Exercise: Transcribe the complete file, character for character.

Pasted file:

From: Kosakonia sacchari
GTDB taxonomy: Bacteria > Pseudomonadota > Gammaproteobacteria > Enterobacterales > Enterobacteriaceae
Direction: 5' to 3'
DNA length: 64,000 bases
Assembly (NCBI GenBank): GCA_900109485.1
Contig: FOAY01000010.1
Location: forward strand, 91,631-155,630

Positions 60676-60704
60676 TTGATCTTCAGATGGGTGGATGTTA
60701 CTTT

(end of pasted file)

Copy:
From: Kosakonia sacchari
GTDB taxonomy: Bacteria > Pseudomonadota > Gammaproteobacteria > Enterobacterales > Enterobacteriaceae
Direction: 5' to 3'
DNA length: 64,000 bases
Assembly (NCBI GenBank): GCA_900109485.1
Contig: FOAY01000010.1
Location: forward strand, 91,631-155,630

Positions 60676-60704
60676 TTGATCTTCAGATGGGTGGATGTTA
60701 CTTT